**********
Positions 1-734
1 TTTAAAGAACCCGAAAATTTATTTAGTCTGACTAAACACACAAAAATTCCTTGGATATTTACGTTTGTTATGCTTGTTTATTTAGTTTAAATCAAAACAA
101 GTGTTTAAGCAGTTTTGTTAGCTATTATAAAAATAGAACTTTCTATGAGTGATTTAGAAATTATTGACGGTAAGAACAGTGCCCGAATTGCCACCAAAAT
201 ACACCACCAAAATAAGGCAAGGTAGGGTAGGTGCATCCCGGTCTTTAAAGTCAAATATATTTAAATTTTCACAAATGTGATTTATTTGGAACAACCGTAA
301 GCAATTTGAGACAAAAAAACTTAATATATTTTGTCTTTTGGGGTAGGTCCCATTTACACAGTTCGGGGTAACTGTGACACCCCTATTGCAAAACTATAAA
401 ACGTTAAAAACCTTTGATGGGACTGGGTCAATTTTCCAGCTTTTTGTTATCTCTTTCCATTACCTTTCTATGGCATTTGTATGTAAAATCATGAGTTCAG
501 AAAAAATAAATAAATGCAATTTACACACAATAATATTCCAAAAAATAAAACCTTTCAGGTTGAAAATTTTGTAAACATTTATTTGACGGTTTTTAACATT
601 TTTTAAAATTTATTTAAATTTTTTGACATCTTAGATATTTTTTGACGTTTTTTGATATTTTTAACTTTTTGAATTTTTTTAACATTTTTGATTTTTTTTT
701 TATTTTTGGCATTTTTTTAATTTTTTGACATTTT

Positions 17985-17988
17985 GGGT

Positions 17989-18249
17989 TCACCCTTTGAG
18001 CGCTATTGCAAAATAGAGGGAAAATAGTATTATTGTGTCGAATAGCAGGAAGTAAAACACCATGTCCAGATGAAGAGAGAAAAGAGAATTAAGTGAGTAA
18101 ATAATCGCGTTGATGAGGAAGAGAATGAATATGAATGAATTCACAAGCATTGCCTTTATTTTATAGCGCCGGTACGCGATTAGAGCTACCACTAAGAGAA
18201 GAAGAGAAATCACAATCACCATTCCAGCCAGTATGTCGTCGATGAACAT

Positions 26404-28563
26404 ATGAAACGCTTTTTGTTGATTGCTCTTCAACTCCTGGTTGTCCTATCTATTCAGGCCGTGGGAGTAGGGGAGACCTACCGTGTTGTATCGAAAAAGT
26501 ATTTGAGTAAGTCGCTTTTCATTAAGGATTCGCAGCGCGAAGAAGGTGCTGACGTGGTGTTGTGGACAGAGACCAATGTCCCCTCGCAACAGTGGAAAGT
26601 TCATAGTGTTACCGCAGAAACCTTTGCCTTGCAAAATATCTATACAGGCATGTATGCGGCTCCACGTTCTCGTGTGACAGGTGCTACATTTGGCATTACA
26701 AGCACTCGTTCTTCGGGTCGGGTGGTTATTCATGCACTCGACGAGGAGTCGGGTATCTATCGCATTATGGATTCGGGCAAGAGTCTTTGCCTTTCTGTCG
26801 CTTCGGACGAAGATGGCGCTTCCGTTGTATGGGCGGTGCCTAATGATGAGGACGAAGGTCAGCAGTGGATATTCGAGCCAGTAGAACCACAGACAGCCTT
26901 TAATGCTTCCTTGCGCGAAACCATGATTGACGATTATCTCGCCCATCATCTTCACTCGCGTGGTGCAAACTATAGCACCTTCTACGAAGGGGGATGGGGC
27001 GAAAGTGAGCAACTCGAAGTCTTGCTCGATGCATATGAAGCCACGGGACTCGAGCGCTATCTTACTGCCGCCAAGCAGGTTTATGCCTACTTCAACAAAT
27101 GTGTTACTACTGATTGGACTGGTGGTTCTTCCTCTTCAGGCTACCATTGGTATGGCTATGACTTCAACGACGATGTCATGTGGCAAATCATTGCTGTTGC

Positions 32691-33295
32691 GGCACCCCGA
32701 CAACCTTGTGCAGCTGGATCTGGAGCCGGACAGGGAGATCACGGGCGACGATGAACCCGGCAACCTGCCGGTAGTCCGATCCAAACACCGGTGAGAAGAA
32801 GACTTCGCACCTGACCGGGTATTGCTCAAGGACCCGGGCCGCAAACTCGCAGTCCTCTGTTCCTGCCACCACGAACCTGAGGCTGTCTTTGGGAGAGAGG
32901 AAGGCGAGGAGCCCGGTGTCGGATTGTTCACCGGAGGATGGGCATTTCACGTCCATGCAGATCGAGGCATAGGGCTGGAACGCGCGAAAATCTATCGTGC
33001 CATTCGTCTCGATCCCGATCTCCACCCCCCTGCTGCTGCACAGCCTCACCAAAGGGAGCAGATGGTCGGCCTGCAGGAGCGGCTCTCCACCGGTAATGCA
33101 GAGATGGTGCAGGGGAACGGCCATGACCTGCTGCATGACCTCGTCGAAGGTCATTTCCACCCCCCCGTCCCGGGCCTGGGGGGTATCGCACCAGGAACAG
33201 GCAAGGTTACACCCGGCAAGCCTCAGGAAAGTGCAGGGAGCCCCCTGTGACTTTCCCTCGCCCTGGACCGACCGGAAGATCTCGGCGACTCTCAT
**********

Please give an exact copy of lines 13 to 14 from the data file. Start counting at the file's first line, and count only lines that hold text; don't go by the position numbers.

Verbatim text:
17989 TCACCCTTTGAG
18001 CGCTATTGCAAAATAGAGGGAAAATAGTATTATTGTGTCGAATAGCAGGAAGTAAAACACCATGTCCAGATGAAGAGAGAAAAGAGAATTAAGTGAGTAA